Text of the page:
"I've been very impressed by their work ethic as a group, the way they listen to the leaders, they've left a good impression on their teammates, their coaches and you guys (media), I know you've noticed."
Injury update

  • The first big news of the day was that Damien Mama and J.R. Tavai -- who both suffered ankle injuries on Saturday -- came out on Sunday in full pads and went through the entirety of practice. Justin Davis, who also rolled his ankle one day earlier, was dressed out as well, but he made it through just the warm-up period before heading to the sideline for the day.
  • Also in full pads were a couple of key performers on the defensive line -- Leonard Williams (shoulder) and Antwaun Woods (elbow). Both players looked to be moving well through the early drills, and they even came out and ran with the No. 1 defense during the first 11-on-11 period of the day. Sarkisian opted to hold them both out of a late, more physical goal-line session.

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Six Pac-12 teams, led by Oregon at No. 3, were ranked in the preseason AP poll released Sunday.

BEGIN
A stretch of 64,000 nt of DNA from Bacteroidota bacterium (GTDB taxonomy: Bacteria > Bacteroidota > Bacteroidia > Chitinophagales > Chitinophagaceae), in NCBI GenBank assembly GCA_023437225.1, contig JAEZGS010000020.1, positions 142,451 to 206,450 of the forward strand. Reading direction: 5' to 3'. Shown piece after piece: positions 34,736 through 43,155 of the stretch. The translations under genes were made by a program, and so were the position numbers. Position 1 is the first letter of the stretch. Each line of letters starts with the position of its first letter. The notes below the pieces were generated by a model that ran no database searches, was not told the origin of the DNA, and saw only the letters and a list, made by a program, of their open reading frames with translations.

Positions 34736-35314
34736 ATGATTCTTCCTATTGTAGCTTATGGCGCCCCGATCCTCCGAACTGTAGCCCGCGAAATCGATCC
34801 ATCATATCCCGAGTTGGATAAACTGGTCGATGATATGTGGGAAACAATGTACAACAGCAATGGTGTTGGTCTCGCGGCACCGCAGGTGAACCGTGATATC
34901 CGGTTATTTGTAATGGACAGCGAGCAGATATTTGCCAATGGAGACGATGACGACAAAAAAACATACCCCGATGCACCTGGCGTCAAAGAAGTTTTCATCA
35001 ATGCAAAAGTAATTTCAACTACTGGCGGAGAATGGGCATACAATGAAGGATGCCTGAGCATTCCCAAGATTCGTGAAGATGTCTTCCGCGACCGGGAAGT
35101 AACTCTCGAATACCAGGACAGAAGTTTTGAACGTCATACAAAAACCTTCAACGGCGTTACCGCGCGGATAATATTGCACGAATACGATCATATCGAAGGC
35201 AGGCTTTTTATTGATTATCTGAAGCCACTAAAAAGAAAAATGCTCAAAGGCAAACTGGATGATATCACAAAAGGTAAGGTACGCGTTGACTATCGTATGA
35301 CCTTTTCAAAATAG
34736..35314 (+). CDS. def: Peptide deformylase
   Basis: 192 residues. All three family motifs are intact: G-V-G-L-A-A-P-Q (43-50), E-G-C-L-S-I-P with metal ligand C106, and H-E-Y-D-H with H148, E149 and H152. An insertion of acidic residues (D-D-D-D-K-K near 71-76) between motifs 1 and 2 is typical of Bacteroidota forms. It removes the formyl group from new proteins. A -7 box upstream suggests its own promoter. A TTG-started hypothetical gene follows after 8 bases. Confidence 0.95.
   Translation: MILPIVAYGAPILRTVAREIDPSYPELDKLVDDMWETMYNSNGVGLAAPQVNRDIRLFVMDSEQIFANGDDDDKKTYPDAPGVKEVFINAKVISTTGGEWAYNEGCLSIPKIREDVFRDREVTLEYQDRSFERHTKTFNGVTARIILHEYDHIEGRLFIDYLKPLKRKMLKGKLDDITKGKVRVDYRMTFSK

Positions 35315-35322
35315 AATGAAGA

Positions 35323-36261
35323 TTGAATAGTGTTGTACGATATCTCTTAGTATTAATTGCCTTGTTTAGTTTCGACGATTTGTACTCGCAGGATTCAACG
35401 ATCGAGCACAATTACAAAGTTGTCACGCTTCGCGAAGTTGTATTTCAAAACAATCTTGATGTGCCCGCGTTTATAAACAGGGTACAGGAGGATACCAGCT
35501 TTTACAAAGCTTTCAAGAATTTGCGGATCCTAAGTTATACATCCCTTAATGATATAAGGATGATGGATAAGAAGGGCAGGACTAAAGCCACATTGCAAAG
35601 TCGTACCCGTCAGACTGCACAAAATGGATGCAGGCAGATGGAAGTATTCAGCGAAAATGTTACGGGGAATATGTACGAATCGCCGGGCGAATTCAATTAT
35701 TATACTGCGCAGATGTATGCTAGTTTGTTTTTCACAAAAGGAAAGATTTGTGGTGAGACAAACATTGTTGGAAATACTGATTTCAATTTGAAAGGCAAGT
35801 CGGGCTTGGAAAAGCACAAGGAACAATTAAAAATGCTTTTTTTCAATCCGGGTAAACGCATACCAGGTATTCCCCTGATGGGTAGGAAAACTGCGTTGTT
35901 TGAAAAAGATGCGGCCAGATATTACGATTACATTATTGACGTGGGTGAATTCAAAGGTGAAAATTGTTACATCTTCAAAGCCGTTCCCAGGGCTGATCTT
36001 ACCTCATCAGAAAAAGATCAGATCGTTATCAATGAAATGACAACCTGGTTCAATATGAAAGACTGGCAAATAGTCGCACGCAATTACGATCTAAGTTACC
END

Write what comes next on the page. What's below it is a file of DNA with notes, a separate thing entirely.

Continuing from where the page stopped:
The Ducks received one first-place vote and were followed by No. 7 UCLA, No. 11 Stanford, No. 15 USC, No. 19 Arizona State and No. 25 Washington.

This is the fourth year in a row year the Ducks have been ranked in the preseason top five and seventh straight year they've appeared in the preseason AP poll.

The same six teams were also ranked in the USA Today Coaches Poll, in nearly the same places. The only differences being Oregon is one spot higher in the AP poll and Arizona State is one spot lower.

The College Football Playoff committee, responsible for selecting the four teams to play in this year's inaugural playoff, will release its first top-25 rankings Oct. 28 on ESPN.